CU Student Experiments To Ride Balloon 17 Miles Above Colorado Plains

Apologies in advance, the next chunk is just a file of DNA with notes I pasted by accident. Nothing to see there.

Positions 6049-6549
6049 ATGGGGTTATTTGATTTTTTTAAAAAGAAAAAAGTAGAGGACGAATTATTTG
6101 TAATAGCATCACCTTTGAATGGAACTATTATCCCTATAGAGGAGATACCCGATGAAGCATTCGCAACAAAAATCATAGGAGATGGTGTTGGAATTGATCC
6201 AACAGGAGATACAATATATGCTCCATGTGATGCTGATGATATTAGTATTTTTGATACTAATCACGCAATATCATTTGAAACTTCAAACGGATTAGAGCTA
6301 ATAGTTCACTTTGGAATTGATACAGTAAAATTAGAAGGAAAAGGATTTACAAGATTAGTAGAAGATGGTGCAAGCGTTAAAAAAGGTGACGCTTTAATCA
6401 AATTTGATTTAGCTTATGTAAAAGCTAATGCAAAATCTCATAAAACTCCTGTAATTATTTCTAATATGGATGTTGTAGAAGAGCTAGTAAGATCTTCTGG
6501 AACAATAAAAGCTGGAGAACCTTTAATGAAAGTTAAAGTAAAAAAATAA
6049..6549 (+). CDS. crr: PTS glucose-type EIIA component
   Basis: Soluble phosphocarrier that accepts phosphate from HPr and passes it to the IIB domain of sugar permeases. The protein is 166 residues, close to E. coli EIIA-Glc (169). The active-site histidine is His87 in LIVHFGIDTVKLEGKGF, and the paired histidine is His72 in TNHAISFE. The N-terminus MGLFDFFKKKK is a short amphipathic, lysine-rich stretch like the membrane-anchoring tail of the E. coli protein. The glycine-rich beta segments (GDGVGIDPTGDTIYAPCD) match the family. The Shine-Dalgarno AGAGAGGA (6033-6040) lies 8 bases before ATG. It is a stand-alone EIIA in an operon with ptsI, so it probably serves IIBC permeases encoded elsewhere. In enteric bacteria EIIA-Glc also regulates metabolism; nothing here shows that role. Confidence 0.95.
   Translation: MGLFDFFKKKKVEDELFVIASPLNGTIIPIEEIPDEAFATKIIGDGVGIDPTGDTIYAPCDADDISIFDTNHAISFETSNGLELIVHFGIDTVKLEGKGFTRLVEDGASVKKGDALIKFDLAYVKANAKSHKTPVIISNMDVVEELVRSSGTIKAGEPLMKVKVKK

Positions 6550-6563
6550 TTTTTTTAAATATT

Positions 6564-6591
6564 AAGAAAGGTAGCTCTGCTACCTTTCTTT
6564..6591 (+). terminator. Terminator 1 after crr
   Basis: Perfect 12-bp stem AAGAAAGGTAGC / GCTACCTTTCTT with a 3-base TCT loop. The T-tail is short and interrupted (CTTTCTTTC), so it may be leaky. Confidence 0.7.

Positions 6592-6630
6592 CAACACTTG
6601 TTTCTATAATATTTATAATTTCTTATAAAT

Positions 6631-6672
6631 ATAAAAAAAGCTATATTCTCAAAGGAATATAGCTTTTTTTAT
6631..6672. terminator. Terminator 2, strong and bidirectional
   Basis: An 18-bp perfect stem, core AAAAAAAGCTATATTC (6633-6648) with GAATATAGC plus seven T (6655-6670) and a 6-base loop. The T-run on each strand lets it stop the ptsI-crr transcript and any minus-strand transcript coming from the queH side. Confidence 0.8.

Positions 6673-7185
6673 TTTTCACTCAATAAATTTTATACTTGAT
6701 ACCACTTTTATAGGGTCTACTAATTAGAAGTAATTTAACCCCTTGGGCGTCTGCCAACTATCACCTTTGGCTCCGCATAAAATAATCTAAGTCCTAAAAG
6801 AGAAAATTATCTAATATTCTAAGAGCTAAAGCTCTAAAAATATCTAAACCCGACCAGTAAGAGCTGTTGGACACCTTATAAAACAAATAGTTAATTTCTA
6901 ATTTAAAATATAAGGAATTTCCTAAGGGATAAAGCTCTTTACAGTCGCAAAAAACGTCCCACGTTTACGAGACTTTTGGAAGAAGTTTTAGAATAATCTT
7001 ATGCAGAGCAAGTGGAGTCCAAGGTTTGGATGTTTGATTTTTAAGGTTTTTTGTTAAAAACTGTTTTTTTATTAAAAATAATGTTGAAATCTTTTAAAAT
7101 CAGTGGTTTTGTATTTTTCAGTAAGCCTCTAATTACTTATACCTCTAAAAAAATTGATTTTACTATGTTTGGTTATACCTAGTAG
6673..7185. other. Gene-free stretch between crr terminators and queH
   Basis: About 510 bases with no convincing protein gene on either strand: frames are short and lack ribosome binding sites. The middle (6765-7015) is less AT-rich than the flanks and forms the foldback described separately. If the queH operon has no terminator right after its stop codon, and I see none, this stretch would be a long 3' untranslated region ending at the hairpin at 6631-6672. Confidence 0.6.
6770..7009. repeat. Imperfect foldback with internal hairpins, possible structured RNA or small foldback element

first_img Published: April 11, 2002 Share Share via TwitterShare via FacebookShare via LinkedInShare via E-mail Six tiny University of Colorado at Boulder experiments will be lofted by a large helium balloon from Windsor, Colo., to a height of about 17 miles before drifting back to Earth on the eastern plains via parachute on Saturday, April 20. The experiments were designed and built by undergraduates affiliated with the Colorado Space Grant Consortium based in the College of Engineering and Applied Science. The high-altitude balloon will be launched by the Colorado-based “Edge of Space Sciences” group, or EOSS, a nonprofit organization that has been flying balloon payloads for Colorado students since the early 1990s. Each of the six CU-Boulder experiments is enclosed in a cube approximately four inches on a side and one pound in weight. They will be tethered beneath the balloon, which is expected to rise as high as 100,000 feet in about 90 minutes. The eight-foot-diameter balloon will expand to roughly 30 feet in diameter as it rises to roughly 17 miles, then burst and release the payloads via a parachute. The 31 students involved in the project, primarily freshmen and sophomores from various disciplines across campus, developed the experiments this semester in a class titled “Gateway to Space.” The class is taught by Chris Koehler, deputy director and research coordinator for the Colorado Space Grant Consortium. EOSS volunteers will track the balloon with Global Positioning Satellite equipment following its scheduled 9 a.m. launch. The payloads are expected to drift eastward for roughly 100 miles with prevailing winds and then will be retrieved by a team of EOSS chasers. “This is a great experience for the students,” Koehler said. “They take their idea, build it, test it and fly in one semester.” The launch site is about one mile east of exit 262 on Interstate 25 just west of Windsor. EOSS participants also will be flying a special video camera that transmits live television back to a ground station at the Windsor launch site. Created with NASA funding in 1989, the Colorado Space Grant Consortium was designed to give students – primarily undergraduates – experience in designing, building and flying space instruments. Of the 50 space grant consortiums in every state, Colorado’s has been the most active, designing, building and flying three sounding rocket payloads and three space shuttle payloads in the past decade. The consortium consists of students from CU-Boulder as well as 15 other colleges and institutions in the state. The consortium is headquartered at CU-Boulder and directed by Elaine Hansen.last_img read more